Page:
This is the first of a 3-part series sharing Sales and Use Tax best practices. In the United States, our holidays are traditions, but how retailers market around them is a fluid process that evolves every year. Those changes are on full display during the fall, when retailers tend to introduce inventive holiday-cycle sales and promotions. It is important that a retailer’s systems, particularly tax, are prepared to handle the increased volume that many expect during this busy period.
Ransomware is one of the favorite flavors of malware and is particularly vicious and showing no siEmployee burnout is a growing problem, and in the IT sector -- with its ever-evolving technologies and demands from business leaders -- is no exception. In baseball, a player injured to the point where he temporarily cannot contribute is placed on the disabled list, or “DL”. The DL has a short (10-day) and long (60-day) option, with some additional choices in between.
Scoop: Though O'Brien's horses have not hit the board in the Kentucky Derby in five attempts, he might give it another go with Mendelssohn, whose pedigree hints that he could excel on dirt courses. "We had it in our head that if everything went well today, he could be a horse we could train for the Kentucky Derby," he said.
Muck Rack makes it simple to find people, tweets, or articles that mention any name, keyword, company, hashtag etc. We've compiled this guide to help you make the most of your search.
Selecting a term
Start searching tweets, articles from media outlets, articles mentioned in tweets, journalists'
names, titles and bios with some suggested searches:
Companies or Topics (e.g. iPhone, Microsoft)
Phrases (e.g. "cloud computing") — use quotes to keep the terms together
Twitter handles (e.g. @username) — returns those who have mentioned or replied to
Names (e.g. "David Pogue")
Hashtags (e.g. #sxsw, #london2012)
Bio details (e.g. vegan, Olympics, father)
Muck Rack's Advanced Search allows for many boolean operators.
Find results that mention multiple specified terms, use AND or
+. For example, ensure each result contains both Elon Musk and Mark Zuckerberg by
searching Musk AND Zuckerberg or Musk + Zuckerberg.
Use the operators OR or , to broaden your search when you'd like either of
multiple terms to appear in results. (This is the default behavior of our search when no operators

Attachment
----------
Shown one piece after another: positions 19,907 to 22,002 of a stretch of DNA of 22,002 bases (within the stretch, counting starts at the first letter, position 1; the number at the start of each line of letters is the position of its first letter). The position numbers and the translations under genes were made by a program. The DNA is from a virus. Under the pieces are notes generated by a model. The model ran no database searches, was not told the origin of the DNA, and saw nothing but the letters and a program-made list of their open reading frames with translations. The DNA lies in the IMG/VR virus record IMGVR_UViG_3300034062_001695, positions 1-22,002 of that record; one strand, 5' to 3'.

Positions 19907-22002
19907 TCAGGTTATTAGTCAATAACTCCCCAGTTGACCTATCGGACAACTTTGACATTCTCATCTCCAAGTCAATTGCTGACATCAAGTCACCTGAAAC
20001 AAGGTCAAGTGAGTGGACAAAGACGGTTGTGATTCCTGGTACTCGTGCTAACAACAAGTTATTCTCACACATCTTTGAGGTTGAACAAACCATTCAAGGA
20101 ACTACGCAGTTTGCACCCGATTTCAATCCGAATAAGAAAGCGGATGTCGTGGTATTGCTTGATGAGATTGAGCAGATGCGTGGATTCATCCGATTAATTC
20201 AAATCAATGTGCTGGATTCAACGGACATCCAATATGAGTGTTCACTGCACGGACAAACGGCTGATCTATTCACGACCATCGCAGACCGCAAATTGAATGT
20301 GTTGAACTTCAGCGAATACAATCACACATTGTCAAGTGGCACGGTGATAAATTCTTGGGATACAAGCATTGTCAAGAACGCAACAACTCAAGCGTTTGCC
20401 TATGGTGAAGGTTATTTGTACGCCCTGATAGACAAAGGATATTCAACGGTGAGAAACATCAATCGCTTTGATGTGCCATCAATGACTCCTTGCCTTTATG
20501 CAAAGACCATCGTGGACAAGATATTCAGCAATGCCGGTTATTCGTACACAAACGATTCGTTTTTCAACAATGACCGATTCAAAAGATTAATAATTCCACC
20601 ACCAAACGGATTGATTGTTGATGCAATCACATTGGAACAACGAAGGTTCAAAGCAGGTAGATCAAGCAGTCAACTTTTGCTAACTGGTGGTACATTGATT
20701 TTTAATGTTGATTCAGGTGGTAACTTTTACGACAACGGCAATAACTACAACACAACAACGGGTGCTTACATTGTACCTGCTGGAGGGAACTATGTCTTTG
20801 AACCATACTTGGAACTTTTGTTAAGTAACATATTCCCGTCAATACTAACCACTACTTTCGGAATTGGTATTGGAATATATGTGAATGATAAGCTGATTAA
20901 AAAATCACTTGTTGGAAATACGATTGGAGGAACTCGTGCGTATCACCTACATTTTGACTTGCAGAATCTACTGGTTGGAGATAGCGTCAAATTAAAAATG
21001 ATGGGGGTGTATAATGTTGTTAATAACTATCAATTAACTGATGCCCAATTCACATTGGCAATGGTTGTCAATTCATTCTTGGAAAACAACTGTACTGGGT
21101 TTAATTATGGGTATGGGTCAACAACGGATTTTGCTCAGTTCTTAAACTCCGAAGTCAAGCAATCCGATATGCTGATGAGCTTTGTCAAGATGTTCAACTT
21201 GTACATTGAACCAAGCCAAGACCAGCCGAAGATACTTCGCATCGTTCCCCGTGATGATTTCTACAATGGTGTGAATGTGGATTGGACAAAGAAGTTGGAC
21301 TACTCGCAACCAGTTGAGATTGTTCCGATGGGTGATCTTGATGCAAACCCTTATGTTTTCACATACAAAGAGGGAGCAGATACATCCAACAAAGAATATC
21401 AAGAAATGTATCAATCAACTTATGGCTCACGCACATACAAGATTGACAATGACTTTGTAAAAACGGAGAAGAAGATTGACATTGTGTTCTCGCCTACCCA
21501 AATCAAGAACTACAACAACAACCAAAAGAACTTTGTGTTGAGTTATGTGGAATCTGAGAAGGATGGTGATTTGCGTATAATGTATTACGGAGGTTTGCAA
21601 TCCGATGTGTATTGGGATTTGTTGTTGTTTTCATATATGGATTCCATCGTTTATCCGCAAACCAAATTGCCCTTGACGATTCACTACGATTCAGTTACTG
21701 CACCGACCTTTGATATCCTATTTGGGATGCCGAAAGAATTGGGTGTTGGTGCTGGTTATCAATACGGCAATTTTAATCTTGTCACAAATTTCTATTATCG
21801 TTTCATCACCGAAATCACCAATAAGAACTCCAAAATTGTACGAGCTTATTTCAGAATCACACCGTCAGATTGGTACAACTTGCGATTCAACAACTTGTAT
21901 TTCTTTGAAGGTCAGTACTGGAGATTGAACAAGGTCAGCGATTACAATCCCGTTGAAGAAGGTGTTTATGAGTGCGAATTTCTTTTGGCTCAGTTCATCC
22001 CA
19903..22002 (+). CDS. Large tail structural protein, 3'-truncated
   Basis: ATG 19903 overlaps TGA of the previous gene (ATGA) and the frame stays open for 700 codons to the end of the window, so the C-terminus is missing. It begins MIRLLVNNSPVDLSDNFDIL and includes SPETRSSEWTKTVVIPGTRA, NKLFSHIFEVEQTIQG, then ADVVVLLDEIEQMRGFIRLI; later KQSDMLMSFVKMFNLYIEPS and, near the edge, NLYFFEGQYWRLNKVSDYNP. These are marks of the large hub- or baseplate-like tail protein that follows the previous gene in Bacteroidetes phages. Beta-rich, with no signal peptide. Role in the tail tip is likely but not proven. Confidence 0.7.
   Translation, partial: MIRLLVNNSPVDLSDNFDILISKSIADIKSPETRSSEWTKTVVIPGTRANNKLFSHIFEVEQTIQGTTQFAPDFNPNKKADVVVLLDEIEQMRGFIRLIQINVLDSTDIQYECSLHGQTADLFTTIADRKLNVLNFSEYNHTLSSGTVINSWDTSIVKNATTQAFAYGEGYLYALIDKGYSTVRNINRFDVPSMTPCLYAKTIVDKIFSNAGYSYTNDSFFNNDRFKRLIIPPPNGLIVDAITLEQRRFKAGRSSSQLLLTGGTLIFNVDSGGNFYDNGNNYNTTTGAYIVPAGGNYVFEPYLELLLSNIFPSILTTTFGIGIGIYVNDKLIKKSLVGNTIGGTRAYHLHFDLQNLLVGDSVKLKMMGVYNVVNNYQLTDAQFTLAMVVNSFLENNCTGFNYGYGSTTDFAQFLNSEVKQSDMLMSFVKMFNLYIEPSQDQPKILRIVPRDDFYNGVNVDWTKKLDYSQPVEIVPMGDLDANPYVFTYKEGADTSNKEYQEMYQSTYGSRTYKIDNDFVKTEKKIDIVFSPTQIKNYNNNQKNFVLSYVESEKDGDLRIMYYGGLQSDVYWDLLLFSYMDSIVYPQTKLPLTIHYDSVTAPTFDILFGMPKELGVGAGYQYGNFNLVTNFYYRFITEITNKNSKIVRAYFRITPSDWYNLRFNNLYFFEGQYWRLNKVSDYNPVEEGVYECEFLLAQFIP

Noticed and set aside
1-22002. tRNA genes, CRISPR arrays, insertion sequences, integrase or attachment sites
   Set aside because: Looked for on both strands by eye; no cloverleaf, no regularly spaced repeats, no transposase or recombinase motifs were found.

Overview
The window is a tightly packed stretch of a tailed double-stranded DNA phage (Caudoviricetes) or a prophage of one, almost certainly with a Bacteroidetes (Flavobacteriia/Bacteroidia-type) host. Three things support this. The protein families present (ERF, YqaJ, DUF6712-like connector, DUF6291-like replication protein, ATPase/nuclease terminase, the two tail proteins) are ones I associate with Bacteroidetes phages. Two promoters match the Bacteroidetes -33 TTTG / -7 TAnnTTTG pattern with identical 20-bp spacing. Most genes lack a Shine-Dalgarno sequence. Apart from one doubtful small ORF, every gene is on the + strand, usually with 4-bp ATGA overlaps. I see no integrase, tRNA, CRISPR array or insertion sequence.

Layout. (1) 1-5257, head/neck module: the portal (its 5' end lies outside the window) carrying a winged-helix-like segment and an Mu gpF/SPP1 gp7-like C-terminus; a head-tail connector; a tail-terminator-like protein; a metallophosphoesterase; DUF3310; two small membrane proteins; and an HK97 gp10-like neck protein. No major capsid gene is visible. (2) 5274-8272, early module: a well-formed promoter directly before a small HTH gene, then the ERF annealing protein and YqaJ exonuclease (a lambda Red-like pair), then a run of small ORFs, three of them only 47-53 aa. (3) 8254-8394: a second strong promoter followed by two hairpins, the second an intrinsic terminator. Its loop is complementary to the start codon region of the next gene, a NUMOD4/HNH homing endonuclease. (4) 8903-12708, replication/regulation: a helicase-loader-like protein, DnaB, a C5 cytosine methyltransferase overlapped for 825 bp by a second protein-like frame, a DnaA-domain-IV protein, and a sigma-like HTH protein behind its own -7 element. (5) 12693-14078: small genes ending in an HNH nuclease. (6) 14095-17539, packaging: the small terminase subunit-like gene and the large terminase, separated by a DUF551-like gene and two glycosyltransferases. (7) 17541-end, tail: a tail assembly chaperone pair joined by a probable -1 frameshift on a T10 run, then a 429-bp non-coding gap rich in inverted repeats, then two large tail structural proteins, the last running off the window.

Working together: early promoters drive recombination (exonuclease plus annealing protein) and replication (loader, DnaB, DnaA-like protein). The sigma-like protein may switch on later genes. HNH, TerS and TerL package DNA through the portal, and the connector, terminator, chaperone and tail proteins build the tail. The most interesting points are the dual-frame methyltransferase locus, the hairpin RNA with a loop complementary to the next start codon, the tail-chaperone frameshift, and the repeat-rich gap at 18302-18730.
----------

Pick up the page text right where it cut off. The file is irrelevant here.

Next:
are used). For example, results will contain either cake or cookie by searching cake OR cookie or cake,cookie
Use NOT or - to subtract results from your search. For
example, searching Disney will yield results about the Walt Disney Company as well as Walt Disney
World Resort. To exclude mentions of Disney World, search for Disney -World or Disney
When using one of these operators with a phrase, enclose it in quotation marks. For example, you can
find results about smartphones excluding Apple's iPhone 4S by searching smartphone -"iPhone
Exact case matching or punctuation
If you're searching for a brand name or keyword that relies on specific punctuation marks or capitalization, you can
find results that match your exact query by adding matchcase: before the keyword you're searching for, like matchcase:E*TRADE .
Use parentheses to separate multiple
boolean phrases. For example, to find journalists talking about having fun in Disney World or
Disneyland, search for ("disney world" OR disneyland) AND fun.
An asterisk can be used to search for any variation of a root word truncated by the asterisk. For example, searching for admin* will return results for administrator, administration, administer, administered, etc.
A near operator is an AND operator where you can control the distance between the words. You can vary the distance the near operation uses by adding a forward slash and number (between 0-99) such as strawberries NEAR/10 "whipped cream", which means the strawberries must exist within 10 words of "whipped cream".